Document Type


Original Publication Date


Journal/Book/Conference Title

Journal of Applied Clinical Medical Physics





DOI of Original Publication



Originally published at

Funded in part by the VCU Libraries Open Access Publishing Fund.

Date of Submission

February 2017


As flattening filter-free (FFF) photon beams become readily available for treatment delivery in techniques such as SBRT, thorough investigation of skin dose from FFF photon beams is necessary under clinically relevant conditions. Using a parallel-plate PTW Markus chamber placed in a custom water-equivalent phantom, surface-dose measurements were taken at 2 × 2, 3 × 3, 4 × 4, 6 × 6, 8 × 8, 10 × 10, 20 × 20, and 30 × 30 cm2 field sizes, at 80, 90, and 100 cm source-to-surface distances (SSDs), and with fields defined by jaws and multileaf collimator (MLC) using multiple beam energies (6X, 6XFFF, 10X, and 10XFFF). The same set of measurements was repeated with the chamber at a reference depth of 10 cm. Each surface measurement was normalized by its corresponding reference depth measurement for analysis. The FFF surface doses at 100 cm SSD were higher than flattened surface doses by 45% at 2 × 2 cm2 to 13% at 20 × 20 cm2 for 6 MV energy. These surface dose differences varied to a greater degree as energy increased, ranging from +63% at 2 × 2 cm2 to -2% at 20 × 20 cm2 for 10 MV. At small field sizes, higher energy increased FFF surface dose relative to flattened surface dose; while at larger field sizes, relative FFF surface dose was higher for lower energies. At both energies investigated, decreasing SSD caused a decrease in the ratios of FFF-to-flattened surface dose. Variability with SSD of FFF-to flattened surface dose differences increased with field size and ranged from 0% to 6%. The field size at which FFF and flattened beams gave the same skin dose increased with decreasing beam energy. Surface dose was higher with MLC fields compared to jaw fields under most conditions, with the difference reaching its maximum at a field size between 4 × 4 cm2 and 6 × 6 cm2 for a given energy and SSD. This study conveyed the magnitude of surface dose in a clinically meaningful manner by reporting results normalized to 10 cm depth dose instead of depth of dose maximum.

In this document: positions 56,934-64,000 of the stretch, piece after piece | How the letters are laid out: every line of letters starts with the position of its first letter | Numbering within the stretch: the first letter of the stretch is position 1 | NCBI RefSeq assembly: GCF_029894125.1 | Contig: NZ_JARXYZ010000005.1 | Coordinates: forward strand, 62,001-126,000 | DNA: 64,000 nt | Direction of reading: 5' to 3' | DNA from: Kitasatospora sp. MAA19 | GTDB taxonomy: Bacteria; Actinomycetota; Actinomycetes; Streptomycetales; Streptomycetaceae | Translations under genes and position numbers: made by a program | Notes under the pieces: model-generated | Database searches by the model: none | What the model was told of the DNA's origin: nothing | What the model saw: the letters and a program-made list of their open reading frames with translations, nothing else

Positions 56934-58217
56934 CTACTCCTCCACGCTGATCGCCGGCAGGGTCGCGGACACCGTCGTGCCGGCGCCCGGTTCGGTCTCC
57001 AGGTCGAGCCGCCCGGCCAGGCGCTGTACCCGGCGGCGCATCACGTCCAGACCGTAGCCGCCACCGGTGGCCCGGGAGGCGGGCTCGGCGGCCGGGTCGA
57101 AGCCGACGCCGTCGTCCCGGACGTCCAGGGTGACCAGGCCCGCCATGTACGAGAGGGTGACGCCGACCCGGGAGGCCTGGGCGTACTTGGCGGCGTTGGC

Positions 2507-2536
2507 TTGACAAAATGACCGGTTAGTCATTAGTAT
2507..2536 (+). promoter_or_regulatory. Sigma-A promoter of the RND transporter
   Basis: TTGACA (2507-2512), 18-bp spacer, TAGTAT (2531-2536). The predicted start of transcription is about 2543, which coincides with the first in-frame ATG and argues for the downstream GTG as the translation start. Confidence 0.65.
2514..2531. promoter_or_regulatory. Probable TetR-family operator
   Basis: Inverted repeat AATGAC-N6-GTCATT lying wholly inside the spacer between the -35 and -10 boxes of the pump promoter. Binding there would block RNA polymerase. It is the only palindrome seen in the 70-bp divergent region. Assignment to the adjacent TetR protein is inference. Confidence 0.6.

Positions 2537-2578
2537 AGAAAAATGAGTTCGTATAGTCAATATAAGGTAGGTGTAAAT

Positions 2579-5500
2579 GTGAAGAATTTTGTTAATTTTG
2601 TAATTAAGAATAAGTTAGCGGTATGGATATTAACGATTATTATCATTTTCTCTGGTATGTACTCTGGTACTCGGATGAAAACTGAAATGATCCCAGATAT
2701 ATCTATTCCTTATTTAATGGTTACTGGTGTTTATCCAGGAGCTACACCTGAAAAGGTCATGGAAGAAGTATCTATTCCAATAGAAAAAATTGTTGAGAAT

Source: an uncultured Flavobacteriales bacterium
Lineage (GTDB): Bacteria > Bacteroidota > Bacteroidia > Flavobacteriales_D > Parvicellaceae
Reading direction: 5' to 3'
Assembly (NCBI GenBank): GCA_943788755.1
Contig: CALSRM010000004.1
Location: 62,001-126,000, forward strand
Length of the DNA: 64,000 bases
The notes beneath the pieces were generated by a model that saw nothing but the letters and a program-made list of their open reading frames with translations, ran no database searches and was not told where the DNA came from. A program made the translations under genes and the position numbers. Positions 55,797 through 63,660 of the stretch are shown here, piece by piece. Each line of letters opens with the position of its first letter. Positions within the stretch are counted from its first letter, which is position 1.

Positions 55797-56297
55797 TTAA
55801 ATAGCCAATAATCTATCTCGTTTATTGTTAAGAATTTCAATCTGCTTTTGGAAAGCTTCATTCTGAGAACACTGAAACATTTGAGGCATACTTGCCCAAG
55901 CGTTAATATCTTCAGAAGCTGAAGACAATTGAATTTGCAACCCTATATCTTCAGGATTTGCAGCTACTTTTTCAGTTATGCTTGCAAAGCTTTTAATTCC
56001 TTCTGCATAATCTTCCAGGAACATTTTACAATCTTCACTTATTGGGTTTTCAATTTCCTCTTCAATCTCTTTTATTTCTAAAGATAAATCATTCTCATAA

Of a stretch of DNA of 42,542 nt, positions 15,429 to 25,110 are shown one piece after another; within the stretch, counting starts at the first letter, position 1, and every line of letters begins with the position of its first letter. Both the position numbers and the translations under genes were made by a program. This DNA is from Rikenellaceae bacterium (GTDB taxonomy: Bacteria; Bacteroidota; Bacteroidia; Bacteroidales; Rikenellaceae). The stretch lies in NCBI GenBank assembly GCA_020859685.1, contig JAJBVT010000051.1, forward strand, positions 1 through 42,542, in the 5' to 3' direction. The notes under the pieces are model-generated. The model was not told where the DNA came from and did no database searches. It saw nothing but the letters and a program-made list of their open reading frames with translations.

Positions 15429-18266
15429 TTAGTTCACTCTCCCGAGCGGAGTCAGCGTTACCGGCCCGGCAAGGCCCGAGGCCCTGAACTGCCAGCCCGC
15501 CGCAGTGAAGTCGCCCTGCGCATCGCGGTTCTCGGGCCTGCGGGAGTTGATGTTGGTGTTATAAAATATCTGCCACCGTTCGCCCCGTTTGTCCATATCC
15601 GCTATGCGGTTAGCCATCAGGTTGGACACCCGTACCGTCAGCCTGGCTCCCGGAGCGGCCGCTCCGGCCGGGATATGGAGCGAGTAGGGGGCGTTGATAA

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VCU Radiation Oncology Publications